Chris Levine - Evening & Day Editions London Wednesday, January 17, 2024 | Phillips

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  • “As with all my portraits, it’s about achieving stillness and the truth that is revealed when there is this state of serenity.”
    —Chris Levine
    On 14th November 2003, the Yellow Drawing Room of Buckingham Palace was transformed into Chris Levine’s temporary studio, with England's then reigning monarch, Queen Elizabeth II, sat as his subject. The resulting portrait captures the monarch rendered in the simplicity of black and white, subverting the traditional norms of pomp and splendour that characterises traditional royal portraiture. Tranquillity is found within the monochromatic composition, in which the Queen is placed before a flat black background, distanced from the theatricality of a regal setting. With close cropping, the work focuses on the Queen’s content and knowing expression. Ultra-high definition allows for details of her face to be marked out in clarity in a way never seen before. The work finds further three-dimensionality in its use of holography, which required Levine to take 10,000 images of the Queen across two sittings. 


    For the portrait, Levine requested that the Queen wear her most iconic crown – the Diamond Diadem. Made in 1820 for George IV, the diadem was worn by the Queen for her coronation and featured in her iconic profile image that was endlessly circulated on stamps and coins. An ermine cloak and a single string of pearls additionally contribute to the monarch’s costume, utilised by Levine as a signal to a lineage of prior portraits of royal figures. In doing so, the artist acknowledges his subject’s historical significance whilst presenting her using the techniques of the modern day.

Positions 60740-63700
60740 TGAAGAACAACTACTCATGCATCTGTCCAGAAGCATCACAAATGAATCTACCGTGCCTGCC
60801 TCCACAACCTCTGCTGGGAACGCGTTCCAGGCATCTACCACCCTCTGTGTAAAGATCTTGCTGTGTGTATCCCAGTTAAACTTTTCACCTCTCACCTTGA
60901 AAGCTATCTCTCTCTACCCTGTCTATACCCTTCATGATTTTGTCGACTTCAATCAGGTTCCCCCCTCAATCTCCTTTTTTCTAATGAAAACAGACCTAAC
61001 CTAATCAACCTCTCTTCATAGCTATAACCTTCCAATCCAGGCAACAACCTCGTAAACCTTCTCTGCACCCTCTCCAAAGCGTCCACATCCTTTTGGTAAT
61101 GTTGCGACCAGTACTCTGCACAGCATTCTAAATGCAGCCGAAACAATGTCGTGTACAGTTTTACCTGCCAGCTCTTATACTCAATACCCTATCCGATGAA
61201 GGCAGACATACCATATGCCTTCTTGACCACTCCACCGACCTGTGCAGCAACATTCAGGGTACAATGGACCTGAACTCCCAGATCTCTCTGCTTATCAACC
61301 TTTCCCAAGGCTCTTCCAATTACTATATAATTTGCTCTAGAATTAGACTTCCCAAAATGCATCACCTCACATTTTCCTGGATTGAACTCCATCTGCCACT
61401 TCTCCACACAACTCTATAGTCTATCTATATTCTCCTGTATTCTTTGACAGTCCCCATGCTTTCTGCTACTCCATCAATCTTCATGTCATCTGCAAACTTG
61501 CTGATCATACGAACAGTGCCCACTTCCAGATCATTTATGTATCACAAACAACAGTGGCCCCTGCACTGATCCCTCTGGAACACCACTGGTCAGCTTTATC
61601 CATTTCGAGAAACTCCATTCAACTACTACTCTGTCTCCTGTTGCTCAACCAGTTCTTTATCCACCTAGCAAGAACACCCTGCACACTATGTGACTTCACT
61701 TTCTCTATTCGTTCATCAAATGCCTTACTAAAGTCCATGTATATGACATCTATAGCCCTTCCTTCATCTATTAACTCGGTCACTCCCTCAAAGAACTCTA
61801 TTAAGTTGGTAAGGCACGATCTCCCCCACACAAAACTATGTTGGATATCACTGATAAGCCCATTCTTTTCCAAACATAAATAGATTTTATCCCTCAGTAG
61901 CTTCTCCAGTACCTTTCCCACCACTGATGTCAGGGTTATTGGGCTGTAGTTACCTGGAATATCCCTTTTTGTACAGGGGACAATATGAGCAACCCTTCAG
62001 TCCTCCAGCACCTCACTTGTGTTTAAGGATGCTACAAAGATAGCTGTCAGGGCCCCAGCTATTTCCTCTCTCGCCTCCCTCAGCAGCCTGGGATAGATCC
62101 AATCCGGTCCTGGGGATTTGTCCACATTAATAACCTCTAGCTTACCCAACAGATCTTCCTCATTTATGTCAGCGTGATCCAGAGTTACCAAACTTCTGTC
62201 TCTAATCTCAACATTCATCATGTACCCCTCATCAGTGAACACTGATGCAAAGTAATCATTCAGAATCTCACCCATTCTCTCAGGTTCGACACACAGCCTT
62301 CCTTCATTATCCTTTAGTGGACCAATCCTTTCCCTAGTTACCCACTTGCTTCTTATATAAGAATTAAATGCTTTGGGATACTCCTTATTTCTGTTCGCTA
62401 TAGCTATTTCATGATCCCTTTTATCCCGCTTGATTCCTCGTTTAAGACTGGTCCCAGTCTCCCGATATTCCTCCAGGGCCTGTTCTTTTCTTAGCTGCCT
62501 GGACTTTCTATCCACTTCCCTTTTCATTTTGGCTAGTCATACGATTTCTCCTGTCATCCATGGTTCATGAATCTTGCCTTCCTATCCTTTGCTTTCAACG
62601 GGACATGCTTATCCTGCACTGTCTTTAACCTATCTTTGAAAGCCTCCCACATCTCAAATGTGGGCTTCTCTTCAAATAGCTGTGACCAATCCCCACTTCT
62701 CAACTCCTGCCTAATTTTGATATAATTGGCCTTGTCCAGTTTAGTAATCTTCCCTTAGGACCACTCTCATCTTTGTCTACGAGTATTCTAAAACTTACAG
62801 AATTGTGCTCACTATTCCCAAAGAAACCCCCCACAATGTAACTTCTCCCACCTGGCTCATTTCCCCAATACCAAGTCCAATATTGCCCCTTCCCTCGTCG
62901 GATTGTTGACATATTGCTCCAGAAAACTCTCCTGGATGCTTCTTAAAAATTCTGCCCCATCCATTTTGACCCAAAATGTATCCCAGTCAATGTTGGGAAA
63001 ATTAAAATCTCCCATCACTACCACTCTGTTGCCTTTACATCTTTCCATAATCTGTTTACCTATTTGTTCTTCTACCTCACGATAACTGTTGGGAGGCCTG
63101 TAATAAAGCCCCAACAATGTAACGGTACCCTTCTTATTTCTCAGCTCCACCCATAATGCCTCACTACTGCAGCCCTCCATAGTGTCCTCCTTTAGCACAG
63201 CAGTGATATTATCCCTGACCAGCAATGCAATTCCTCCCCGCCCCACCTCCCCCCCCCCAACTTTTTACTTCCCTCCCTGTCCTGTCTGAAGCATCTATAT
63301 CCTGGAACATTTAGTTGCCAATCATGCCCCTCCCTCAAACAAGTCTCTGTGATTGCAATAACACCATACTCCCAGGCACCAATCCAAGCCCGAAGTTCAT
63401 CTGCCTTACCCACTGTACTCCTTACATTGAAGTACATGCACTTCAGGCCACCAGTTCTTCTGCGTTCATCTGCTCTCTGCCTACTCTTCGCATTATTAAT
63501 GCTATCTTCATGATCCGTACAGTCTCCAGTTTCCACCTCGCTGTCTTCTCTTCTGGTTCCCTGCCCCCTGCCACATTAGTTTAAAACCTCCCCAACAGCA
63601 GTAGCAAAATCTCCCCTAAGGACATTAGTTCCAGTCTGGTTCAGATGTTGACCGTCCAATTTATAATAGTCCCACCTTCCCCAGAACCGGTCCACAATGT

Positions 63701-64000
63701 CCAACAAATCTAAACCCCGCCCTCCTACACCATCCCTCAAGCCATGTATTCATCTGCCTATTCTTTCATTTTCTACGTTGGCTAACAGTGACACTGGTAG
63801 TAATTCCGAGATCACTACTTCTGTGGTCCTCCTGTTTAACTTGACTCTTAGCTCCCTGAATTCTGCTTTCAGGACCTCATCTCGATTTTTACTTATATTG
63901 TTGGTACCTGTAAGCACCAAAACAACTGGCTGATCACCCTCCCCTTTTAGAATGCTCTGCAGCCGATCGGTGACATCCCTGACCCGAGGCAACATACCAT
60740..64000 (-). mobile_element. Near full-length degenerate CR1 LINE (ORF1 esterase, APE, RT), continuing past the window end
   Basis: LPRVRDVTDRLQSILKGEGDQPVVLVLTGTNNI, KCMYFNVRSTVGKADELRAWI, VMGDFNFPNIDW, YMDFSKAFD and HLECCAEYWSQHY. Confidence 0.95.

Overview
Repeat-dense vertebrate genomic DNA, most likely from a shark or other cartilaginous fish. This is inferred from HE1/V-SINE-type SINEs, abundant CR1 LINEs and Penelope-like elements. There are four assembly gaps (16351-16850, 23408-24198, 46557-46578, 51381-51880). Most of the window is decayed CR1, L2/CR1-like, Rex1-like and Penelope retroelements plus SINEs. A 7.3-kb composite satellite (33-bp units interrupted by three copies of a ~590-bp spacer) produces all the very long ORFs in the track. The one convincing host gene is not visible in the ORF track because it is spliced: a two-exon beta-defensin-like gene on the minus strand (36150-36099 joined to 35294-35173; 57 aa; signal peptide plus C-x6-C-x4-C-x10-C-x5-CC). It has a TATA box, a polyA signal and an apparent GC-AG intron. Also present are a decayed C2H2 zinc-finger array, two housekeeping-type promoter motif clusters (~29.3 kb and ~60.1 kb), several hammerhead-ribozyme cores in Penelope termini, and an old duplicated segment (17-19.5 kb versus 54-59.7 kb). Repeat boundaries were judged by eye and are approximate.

Levine’s Lightness of Being was commissioned by the Jersey Heritage Trust in celebration of an 800-year allegiance between the island of Jersey and Great Britain. The work was praised by the National Portrait Gallery as the most evocative image of a royal sitter by any artist, and by Mario Testino as the Queen’s most beautiful portrait ever. In 2012, as part of The Queen: Art and Image exhibition, it toured the National Gallery Complex, Edinburgh; National Museums Northern Ireland, Belfast; and the National Museum, Cardiff. An exceptionally popular image, the work was chosen to feature on the cover of TIME magazine to celebrate the Queen’s Diamond Jubilee in 2012. 


Lightness of Being

Lenticular print in colours on light box.
framed 78 x 58 x 5 cm (30 3/4 x 22 7/8 x 1 7/8 in.)
Signed and annotated 'A/P' in black felt-tip pen on the reverse of the frame (the edition was 10 and 4 artist's proofs), further signed, dated '2019' and annotated 'AP' in pencil on the accompanying Certificate of Authenticity issued by the artist, contained in the original artist's specified white-washed wooden frame.

Full Cataloguing

£20,000 - 30,000 

Sold for £25,400

Contact Specialist

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+44 20 7318 4024

Rebecca Tooby-Desmond
Specialist, Head of Sale, Editions

Robert Kennan
Head of Editions, Europe

Anne Schneider-Wilson
Senior International Specialist, Editions

Louisa Earl
Associate Specialist, Editions

Evening & Day Editions

London Auction 17 - 18 January 2024